Does Obama Resemble Lincoln or Lincoln’s Adversaries?
Obama is more in step within Stephen Douglas and John C. Calhoun than with Abraham Lincoln.
July 16, 2009 - 12:00 am
President Obama likes to encourage comparisons to Abraham Lincoln. Emulating Lincoln, for his inauguration he took a train from Illinois to Washington, D.C., where at his request he took the oath of office with his hand on Lincoln’s bible. Many in the media have made the same connection. Newsweek pictured the two men together on its cover and also depicted a penny featuring Obama’s face in place of Lincoln’s.
We too find ourselves frequently thinking of Lincoln when we hear Obama. But what strikes us is not the comparison but the contrast. True, both are lanky former lawyers with a connection to Illinois, and both spent all or part of just a single term in Congress before ascending to the White House. However, these similarities are relatively superficial, while the contrasts run deep.
Lincoln revered the American founding and dedicated his life to advancing its principles. Obama follows more in the tradition of Woodrow Wilson, who sought to repudiate the founding and replace its ideals of limited government with the progressive ideal of faith in a centralized administrative state (although Obama advances this agenda more in the spirit of FDR, who was far less forthcoming — and far more successful — than Wilson in achieving his ends).
This profound difference would provide enough of a contrast by itself. But the still-more striking contrast is between how the two men deal with what many would describe as the most challenging moral issues of their respective eras: how Lincoln dealt with slavery versus how Obama deals with abortion.
There are significant parallels between these two issues. Each is likely the political or moral issue about which Americans of their era have, or had, the most passionate feelings and the strongest opinions. Each was ultimately decided, at least for a while, by the Supreme Court — in favor of legalized slavery and legalized abortion. And each involves conflicting interpretations of fundamental natural rights — of liberty versus property in the case of slavery, of life versus liberty in the case of abortion.
In dealing with slavery, Lincoln demonstrated clarity in his speech, moderation in his actions, and a firm commitment to preserving the integrity of the Constitution regardless of his preferred policy outcomes. In dealing with abortion, Obama has demonstrated the opposite.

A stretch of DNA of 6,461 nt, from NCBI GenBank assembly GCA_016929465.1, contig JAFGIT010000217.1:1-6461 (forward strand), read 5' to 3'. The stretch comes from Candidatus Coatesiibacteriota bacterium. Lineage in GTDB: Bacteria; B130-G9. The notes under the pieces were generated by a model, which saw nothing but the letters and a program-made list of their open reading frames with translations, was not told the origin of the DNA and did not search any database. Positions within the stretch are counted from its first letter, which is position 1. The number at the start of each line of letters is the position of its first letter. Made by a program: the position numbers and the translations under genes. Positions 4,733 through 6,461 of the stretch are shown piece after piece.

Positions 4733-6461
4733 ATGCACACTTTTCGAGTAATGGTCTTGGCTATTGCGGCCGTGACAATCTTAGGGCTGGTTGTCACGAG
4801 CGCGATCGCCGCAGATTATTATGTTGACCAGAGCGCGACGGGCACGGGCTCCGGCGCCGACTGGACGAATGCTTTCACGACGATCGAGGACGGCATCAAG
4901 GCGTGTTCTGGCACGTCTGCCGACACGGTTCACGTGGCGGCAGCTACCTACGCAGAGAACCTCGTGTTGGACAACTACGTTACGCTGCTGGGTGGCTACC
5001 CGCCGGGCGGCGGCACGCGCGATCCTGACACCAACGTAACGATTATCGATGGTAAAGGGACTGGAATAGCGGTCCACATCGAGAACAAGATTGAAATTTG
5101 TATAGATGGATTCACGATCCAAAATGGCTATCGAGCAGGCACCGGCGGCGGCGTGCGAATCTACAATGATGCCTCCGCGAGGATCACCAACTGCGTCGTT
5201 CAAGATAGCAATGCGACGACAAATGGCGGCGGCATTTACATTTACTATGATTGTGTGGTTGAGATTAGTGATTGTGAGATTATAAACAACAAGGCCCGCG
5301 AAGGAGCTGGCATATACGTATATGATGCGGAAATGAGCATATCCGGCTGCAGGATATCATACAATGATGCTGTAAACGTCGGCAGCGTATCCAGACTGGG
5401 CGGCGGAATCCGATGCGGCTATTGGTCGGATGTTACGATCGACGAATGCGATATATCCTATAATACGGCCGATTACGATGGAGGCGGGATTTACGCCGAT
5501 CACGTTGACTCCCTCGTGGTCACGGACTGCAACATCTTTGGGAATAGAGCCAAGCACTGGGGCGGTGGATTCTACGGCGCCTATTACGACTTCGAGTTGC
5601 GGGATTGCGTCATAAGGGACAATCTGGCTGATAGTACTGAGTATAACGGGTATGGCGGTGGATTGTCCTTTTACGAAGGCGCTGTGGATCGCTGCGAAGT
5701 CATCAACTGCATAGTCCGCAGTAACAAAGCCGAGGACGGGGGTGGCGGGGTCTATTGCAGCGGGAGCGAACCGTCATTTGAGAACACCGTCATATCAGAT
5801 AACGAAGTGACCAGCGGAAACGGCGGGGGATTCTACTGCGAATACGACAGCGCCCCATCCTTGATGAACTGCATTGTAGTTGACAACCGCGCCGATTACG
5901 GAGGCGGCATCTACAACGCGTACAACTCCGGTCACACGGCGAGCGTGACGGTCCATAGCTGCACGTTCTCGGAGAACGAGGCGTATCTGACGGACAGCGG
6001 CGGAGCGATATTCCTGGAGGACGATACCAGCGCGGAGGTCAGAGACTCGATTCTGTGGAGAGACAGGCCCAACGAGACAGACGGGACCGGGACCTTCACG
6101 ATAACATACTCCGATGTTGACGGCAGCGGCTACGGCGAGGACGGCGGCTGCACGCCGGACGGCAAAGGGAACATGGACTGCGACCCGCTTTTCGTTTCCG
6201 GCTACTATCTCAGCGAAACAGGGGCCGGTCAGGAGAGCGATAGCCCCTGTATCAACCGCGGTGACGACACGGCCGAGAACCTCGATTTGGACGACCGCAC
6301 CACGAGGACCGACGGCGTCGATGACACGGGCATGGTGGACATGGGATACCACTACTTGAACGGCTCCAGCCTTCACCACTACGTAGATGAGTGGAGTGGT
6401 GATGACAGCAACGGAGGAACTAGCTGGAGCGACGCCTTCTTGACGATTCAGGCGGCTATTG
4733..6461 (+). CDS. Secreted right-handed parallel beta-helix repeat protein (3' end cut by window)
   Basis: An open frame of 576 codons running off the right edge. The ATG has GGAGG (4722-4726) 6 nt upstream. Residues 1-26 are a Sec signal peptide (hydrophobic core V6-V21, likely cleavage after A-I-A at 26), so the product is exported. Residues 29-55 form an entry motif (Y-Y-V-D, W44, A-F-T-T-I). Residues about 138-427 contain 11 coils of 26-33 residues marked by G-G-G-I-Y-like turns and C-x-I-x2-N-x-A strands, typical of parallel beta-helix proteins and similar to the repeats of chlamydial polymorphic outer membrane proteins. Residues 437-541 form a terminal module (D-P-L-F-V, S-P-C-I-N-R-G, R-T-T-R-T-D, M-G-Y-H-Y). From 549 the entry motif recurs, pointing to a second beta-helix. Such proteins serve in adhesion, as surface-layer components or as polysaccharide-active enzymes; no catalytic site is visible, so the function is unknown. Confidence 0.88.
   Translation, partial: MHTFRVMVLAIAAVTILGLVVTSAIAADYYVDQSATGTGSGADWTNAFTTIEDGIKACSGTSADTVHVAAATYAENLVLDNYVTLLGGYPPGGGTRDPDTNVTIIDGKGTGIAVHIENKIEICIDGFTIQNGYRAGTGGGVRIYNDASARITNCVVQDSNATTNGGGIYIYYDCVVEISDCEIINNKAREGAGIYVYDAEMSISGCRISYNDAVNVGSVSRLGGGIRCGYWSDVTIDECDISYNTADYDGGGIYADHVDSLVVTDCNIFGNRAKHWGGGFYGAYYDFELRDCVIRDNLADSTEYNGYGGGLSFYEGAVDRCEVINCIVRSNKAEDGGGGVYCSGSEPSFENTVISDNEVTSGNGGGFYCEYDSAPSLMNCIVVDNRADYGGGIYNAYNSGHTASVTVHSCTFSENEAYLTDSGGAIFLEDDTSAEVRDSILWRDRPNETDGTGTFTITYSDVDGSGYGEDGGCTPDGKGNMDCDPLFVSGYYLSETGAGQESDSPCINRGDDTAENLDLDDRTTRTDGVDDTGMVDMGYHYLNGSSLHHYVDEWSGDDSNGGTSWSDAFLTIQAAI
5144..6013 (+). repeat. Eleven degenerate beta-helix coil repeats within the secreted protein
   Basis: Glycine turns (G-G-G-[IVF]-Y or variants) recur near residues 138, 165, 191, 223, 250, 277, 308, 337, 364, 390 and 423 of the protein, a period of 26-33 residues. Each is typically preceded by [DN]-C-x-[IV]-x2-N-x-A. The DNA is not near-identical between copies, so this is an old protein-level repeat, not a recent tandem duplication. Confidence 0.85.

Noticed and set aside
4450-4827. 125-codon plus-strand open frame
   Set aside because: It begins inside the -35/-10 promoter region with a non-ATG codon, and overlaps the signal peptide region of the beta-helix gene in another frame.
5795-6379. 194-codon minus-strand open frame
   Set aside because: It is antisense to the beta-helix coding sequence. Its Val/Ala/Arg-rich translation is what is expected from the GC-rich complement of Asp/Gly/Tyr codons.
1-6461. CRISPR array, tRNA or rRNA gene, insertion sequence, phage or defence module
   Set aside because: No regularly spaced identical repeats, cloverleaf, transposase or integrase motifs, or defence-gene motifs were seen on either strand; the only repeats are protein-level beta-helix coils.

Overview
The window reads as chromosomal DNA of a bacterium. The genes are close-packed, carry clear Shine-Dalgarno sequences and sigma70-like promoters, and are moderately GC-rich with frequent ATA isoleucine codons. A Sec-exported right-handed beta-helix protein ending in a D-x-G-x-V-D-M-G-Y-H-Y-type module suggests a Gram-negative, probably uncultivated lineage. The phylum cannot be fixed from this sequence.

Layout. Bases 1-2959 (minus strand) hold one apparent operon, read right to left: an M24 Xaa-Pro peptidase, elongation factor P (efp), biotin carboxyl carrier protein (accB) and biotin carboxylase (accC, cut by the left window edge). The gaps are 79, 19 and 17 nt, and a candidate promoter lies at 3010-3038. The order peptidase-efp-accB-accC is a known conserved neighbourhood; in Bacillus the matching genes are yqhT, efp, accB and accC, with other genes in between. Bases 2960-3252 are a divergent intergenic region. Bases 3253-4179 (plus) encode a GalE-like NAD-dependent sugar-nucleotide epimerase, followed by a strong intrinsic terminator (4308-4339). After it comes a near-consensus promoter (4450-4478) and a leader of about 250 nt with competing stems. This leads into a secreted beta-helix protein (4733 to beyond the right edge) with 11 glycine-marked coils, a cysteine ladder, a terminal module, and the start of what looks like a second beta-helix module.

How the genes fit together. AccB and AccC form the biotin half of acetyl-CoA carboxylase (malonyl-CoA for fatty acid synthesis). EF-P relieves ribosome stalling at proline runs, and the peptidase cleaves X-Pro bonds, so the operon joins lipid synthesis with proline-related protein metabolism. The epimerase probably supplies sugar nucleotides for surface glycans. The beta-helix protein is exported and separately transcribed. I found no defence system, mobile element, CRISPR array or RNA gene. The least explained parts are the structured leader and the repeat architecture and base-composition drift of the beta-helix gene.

Both slavery and abortion ultimately reduce to competing claims over unalienable rights. No one can justly take the liberty or life of another if that other qualifies for the rights with which all of humanity is endowed. Thus, debates over slavery eventually became — as debates over abortion eventually become — debates over the humanity of the slave or the fetus. If the slave or the fetus are among those beings who, in the words of the Declaration of Independence, “are created equal” and “are endowed by their Creator with certain unalienable Rights,” then their unalienable rights to life (in the case of abortion) and liberty (in the case of slavery) must be secured. If they are not, then a slave-master may be said to have a right to property in a slave, and a pregnant woman may be said to have a right to liberty in the form of abortion.
In speech, Lincoln did not equivocate on where he stood on these competing notions of rights. During his famous debates with Stephen Douglas, he said that “there is no reason in the world why the negro is not entitled to all the natural rights enumerated in the Declaration of Independence. … [I]n the right to eat the bread, without leave of anybody else, which his own hand earns, he is my equal and the equal of Judge Douglas and the equal of every living man.” Across the debates and the years, Lincoln never wavered on this position.
Obama has not been nearly so clear. When, as a candidate, he was asked whether life begins at the moment of conception, he famously replied that the question was “above his pay grade.” Furthermore, his words have varied greatly depending upon his audience. When speaking at Messiah College, a small Christian school, he said, “What I know is that there is something extraordinarily powerful about potential life and that that has a moral weight to it that we take into consideration when we’re having these debates.” When speaking at Notre Dame, he spoke of the “moral and spiritual dimensions” of abortion and pledged to “work together to reduce the number of women seeking abortions.” In marked contrast, when addressing Planned Parenthood last year, he said, “Thanks to all of you at Planned Parenthood for all the work you are doing for women … and for men who have enough sense to realize you are helping them.”